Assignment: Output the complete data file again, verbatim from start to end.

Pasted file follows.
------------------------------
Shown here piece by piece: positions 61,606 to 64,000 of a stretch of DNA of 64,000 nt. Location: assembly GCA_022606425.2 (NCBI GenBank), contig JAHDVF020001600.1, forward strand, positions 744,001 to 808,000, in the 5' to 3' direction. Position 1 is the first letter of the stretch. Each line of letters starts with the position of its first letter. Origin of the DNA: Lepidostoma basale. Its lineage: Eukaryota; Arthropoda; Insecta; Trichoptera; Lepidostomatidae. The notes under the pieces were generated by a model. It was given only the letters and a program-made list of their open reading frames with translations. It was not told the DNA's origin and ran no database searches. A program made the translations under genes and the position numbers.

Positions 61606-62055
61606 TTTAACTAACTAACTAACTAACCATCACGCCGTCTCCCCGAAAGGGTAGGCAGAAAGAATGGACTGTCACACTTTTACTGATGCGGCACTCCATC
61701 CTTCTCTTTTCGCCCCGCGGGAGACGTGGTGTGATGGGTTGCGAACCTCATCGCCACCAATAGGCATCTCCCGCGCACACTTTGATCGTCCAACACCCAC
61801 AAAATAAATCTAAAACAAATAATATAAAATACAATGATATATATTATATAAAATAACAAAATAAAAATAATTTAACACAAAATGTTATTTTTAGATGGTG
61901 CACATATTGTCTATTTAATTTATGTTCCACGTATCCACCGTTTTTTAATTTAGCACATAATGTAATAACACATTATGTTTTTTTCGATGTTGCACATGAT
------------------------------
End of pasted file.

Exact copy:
Shown here piece by piece: positions 61,606 to 64,000 of a stretch of DNA of 64,000 nt. Location: assembly GCA_022606425.2 (NCBI GenBank), contig JAHDVF020001600.1, forward strand, positions 744,001 to 808,000, in the 5' to 3' direction. Position 1 is the first letter of the stretch. Each line of letters starts with the position of its first letter. Origin of the DNA: Lepidostoma basale. Its lineage: Eukaryota; Arthropoda; Insecta; Trichoptera; Lepidostomatidae. The notes under the pieces were generated by a model. It was given only the letters and a program-made list of their open reading frames with translations. It was not told the DNA's origin and ran no database searches. A program made the translations under genes and the position numbers.

Positions 61606-62055
61606 TTTAACTAACTAACTAACTAACCATCACGCCGTCTCCCCGAAAGGGTAGGCAGAAAGAATGGACTGTCACACTTTTACTGATGCGGCACTCCATC
61701 CTTCTCTTTTCGCCCCGCGGGAGACGTGGTGTGATGGGTTGCGAACCTCATCGCCACCAATAGGCATCTCCCGCGCACACTTTGATCGTCCAACACCCAC
61801 AAAATAAATCTAAAACAAATAATATAAAATACAATGATATATATTATATAAAATAACAAAATAAAAATAATTTAACACAAAATGTTATTTTTAGATGGTG
61901 CACATATTGTCTATTTAATTTATGTTCCACGTATCCACCGTTTTTTAATTTAGCACATAATGTAATAACACATTATGTTTTTTTCGATGTTGCACATGAT